The "superfine" setting is only controlling how much compression you want applied to JPEG files (trading off gradations between colors against file size). Noise comes from underexposure and high ISO settings.
Cameras need more light to see by than your eyes do. Shooting indoors at low light, any 1/2.3" format sensor (like the one your camera uses) is going to exhibit noise. And then zooming in to see individual pixels will make that noise more apparent than they would be at the image level.
If you want to improve the image quality indoors in low light, and you're shooting a stationary subject, you can use a tripod and timer (so you don't shake the camera during the exposure), and use a longer shutter speed with a lower ISO setting. If you're shooting a moving subject, then adding flash or some other form of light to the scene is your only recourse. You might also try using some form of post production to do noise reduction.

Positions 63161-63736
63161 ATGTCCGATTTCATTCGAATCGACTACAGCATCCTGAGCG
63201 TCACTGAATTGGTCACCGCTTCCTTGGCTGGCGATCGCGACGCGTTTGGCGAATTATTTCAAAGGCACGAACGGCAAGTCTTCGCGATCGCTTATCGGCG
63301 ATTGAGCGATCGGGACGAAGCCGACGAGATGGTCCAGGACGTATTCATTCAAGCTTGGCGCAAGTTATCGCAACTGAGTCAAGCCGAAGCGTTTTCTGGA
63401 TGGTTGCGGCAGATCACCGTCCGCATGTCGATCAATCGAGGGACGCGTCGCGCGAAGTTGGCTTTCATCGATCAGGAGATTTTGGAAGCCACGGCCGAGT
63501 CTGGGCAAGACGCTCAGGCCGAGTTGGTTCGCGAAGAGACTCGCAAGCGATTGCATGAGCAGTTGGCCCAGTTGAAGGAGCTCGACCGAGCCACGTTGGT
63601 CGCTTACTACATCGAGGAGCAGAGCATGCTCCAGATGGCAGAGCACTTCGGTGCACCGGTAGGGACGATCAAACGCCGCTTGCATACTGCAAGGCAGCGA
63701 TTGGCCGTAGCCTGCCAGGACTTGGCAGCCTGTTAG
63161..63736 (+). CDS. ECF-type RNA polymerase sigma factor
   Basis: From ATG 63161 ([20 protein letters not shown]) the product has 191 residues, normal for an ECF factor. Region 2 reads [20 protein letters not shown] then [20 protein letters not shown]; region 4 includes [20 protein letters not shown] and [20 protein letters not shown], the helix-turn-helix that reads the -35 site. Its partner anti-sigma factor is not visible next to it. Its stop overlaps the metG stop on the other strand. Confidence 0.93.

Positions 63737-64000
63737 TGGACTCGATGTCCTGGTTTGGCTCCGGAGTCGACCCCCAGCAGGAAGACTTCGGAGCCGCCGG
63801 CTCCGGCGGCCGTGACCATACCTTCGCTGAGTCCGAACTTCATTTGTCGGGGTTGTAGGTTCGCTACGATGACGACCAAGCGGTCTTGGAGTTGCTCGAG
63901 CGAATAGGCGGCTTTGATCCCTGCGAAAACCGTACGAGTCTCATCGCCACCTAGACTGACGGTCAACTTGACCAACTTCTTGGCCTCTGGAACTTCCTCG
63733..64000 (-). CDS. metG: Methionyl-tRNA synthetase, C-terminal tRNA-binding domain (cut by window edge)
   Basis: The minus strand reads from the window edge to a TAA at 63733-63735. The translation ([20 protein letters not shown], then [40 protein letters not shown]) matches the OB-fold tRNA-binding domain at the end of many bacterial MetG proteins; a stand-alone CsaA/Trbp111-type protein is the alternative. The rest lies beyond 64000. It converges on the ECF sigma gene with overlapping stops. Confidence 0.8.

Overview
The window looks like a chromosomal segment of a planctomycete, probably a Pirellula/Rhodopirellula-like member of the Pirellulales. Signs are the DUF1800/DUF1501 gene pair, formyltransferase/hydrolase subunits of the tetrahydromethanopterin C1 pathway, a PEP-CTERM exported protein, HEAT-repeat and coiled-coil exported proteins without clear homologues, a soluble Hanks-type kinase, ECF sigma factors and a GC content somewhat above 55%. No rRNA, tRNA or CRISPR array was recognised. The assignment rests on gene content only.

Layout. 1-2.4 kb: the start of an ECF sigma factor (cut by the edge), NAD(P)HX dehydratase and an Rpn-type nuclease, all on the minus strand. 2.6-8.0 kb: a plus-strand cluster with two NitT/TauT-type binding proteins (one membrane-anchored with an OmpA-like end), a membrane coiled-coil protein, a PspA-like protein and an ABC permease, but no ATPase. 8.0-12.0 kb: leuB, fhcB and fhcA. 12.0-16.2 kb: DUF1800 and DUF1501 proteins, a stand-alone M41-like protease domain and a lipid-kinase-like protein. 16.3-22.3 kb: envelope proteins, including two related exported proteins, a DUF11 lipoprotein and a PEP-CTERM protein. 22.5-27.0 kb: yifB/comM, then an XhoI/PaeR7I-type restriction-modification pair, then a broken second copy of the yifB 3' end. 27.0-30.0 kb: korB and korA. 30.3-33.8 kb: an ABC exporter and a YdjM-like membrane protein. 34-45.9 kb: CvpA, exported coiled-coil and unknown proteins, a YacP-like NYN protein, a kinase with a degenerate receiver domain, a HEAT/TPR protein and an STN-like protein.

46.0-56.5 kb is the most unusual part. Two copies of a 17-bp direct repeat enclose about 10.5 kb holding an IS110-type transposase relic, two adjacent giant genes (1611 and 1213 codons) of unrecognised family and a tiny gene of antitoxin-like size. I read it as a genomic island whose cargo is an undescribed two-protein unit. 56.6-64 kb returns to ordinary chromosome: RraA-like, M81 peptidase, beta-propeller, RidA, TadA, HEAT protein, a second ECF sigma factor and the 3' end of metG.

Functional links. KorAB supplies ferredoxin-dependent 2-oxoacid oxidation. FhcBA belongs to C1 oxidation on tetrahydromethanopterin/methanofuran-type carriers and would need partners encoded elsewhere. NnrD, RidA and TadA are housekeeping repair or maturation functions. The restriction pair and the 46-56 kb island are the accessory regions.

Superzoom bridge cameras, like the Canon Powershot SX series, trade off low-light performance for reach. The longer the lens can reach, the faster your shutter speed needs to be to avoid camera shake blur, and the smaller the maximum aperture (how wide the lens opening can go) will get. For low light, you typically need a lens with 5x zoom or less, and the bigger the sensor the better. That's why, at the other end of the spectrum, there are large-sensored compacts like the Fuji X100S, which have APS-C sized sensors like dSLRs, and fixed lenses that don't zoom at all.